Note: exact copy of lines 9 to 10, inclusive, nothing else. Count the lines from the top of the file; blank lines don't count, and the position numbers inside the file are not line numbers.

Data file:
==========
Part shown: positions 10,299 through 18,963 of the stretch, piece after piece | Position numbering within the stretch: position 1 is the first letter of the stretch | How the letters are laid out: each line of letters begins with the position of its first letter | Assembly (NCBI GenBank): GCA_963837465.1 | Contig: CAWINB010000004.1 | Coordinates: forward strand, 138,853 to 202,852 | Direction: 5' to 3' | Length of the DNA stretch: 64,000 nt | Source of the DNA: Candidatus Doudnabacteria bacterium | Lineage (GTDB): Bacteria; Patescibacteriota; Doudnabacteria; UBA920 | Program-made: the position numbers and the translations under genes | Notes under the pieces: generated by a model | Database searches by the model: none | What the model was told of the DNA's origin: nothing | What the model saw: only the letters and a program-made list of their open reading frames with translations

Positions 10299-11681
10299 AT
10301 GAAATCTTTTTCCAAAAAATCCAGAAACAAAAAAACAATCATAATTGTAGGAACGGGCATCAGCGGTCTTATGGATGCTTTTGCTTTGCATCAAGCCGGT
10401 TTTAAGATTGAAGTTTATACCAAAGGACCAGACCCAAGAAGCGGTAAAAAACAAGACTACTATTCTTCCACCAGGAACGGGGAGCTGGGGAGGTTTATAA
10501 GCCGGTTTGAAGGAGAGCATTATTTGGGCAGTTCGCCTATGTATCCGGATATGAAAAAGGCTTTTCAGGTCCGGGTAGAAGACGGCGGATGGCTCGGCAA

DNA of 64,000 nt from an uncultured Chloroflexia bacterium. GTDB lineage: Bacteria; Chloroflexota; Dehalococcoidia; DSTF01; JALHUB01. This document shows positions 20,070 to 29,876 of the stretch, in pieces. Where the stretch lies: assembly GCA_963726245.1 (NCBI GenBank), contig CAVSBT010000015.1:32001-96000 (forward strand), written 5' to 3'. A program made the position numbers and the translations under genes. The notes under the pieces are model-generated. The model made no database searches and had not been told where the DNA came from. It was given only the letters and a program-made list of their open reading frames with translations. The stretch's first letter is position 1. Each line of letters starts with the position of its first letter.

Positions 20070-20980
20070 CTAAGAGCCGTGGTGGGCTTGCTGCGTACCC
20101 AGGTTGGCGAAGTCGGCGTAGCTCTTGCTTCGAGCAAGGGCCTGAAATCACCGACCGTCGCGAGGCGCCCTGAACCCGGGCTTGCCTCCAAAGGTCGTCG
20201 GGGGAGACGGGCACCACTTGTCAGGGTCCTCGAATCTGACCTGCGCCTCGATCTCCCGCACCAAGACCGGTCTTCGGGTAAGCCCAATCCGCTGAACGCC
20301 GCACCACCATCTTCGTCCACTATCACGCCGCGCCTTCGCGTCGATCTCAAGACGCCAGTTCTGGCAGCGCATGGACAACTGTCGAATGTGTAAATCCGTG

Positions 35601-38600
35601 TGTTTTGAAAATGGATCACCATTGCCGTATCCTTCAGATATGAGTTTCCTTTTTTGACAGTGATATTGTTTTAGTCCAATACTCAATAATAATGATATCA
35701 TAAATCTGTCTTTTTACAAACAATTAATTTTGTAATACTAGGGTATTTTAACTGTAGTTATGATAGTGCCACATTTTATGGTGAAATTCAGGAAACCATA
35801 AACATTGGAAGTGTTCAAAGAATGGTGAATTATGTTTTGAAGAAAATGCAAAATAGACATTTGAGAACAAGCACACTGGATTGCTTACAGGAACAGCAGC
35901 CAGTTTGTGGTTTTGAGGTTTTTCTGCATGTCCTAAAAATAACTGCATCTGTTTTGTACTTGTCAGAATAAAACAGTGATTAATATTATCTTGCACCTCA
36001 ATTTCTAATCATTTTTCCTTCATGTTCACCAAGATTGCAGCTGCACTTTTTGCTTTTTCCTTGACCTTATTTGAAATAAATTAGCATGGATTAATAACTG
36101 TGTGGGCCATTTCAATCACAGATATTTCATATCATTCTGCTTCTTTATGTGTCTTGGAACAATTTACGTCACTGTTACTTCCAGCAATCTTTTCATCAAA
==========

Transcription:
20070 CTAAGAGCCGTGGTGGGCTTGCTGCGTACCC
20101 AGGTTGGCGAAGTCGGCGTAGCTCTTGCTTCGAGCAAGGGCCTGAAATCACCGACCGTCGCGAGGCGCCCTGAACCCGGGCTTGCCTCCAAAGGTCGTCG